Ms. Kerr was a major Hollywood star throughout the 1950s. Blessed with pale skin, lovely, placid features and blonde hair, which she typically wore short and back, she played a series of emotionally cool, well-bred, but kind women. On screen, no one was more ladylike than Deborah Kerr. "I came over here [Hollywood] to act," she said, "but it turned out all I had to do was to be high-minded, long-suffering, white-gloved and decorative."
She was the English governess who tamed the boorish Siamese king in the screen version of The King and I, playing opposite Yul Brynner. Her singing voice was dubbed by Marni Nixon. She was Terry MacKay, the lady who is too dignified and selfless to tell her lover Cary Grant that she had lost the use of her legs in the romantic weeper "An Affair to Remember." Other films included "Edward My Son," "Heaven Knows Mr. Allison," "Separate Tables" and "The Sundowners." She was nominated for Academy Awards six times. She won an honorary Oscar in 1994.
Ironically, the role she is best known for was her most torrid, in "From Here to Eternity," in which she has a clandestine affair with soldier Burt Lancaster. The passionate kiss they share on the beach, while the waves role over them, is one of the most memorable love scenes in film history. The two actors were, in fact, romantically involved during the filming of the movie.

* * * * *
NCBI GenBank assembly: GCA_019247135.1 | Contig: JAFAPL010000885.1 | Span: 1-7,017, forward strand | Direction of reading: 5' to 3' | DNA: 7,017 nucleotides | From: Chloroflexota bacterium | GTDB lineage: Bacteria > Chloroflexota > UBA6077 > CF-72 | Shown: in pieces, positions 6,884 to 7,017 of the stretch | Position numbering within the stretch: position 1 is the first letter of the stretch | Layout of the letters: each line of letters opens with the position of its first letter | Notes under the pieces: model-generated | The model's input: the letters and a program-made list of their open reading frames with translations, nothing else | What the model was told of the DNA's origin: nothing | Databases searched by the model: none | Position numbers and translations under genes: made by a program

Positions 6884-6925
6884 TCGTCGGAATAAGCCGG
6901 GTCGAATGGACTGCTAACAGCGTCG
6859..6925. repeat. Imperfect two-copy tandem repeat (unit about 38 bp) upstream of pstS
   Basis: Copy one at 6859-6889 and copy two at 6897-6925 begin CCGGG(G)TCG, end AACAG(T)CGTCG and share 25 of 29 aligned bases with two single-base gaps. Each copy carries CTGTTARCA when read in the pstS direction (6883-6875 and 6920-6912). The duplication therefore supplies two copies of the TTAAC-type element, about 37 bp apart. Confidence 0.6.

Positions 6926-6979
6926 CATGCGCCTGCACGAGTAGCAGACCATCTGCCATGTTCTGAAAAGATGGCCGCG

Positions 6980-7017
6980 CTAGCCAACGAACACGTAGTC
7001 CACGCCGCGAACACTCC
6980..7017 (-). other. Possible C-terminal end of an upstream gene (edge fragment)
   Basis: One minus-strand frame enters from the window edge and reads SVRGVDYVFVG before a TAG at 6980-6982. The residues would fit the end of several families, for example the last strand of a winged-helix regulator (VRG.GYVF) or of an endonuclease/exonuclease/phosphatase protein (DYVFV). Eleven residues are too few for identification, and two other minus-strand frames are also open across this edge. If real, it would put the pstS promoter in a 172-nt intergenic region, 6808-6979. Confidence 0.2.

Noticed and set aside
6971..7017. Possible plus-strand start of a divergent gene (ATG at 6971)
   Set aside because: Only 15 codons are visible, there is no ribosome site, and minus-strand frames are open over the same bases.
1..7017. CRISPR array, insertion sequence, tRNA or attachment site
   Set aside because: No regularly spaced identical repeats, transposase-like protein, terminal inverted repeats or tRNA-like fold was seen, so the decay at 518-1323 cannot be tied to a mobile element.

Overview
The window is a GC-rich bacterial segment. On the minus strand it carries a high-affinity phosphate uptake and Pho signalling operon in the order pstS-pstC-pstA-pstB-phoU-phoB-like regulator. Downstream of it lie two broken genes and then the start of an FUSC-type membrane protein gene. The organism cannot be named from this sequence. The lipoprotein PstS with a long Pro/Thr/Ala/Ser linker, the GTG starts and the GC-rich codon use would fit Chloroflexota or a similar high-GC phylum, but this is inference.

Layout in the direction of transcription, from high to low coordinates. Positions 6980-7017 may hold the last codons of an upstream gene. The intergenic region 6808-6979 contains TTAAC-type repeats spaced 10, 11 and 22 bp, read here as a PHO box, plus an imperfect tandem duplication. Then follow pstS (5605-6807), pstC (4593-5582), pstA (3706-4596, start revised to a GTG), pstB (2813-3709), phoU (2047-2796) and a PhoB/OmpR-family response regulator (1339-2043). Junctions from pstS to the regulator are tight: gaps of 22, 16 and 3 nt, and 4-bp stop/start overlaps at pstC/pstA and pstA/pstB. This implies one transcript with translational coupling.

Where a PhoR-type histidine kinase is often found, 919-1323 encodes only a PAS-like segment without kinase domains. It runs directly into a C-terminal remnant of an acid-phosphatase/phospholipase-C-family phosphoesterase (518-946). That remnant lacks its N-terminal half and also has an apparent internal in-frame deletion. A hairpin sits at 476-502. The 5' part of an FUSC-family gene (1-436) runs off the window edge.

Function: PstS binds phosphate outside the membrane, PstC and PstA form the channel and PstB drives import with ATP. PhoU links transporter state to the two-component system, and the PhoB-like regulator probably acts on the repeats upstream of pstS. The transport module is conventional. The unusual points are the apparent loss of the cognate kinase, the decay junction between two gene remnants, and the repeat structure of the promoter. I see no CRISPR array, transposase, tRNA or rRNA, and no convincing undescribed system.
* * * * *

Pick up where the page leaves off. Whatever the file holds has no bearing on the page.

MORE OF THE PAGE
Ms. Kerr was born in Helensburgh, Scotland on Sept. 30, 1921. She was given a strict upbringing, with an emphasis on posture and good manners. She trained as a dancer at her aunt's drama school in Bristol, and soon began making appearances in plays. Her first appearance on the West End stage was as Ellie Dunn in Heartbreak House at the Cambridge Theatre in 1943. She began acting in British films in 1941 and was brought to Hollywood in 1947 after making an impression in the film "Black Narcissus."
She made her Broadway debut in 1953 in Robert Anderson's drama Tea and Sympathy, playing a bullying headmaster's understanding wife, who takes pity on a nonconformist student who is accused of homosexuality. It was Ms. Kerr who, when her character decides to alleviate the boy's doubts by taking him to bed, uttered the famous line, "Years from now when you talk about this — and you will — be kind." Harold Clurman wrote that she was "beautiful to behold as well as gratifyingly warm and simple." Ms. Kerr repeated her performance on film. In 1975, she returned to Broadway in Edward Albee's beachside allegory Seascape, playing one half of a middle-aged couple who encounter two talking lizards on the beach. The play had a short run, but won the Pulitzer Prize.
She was married to Anthony Bartley from 1945 to 1959. They had two children. She married Peter Viertel in 1960. Ms. Kerr retired from films in 1968.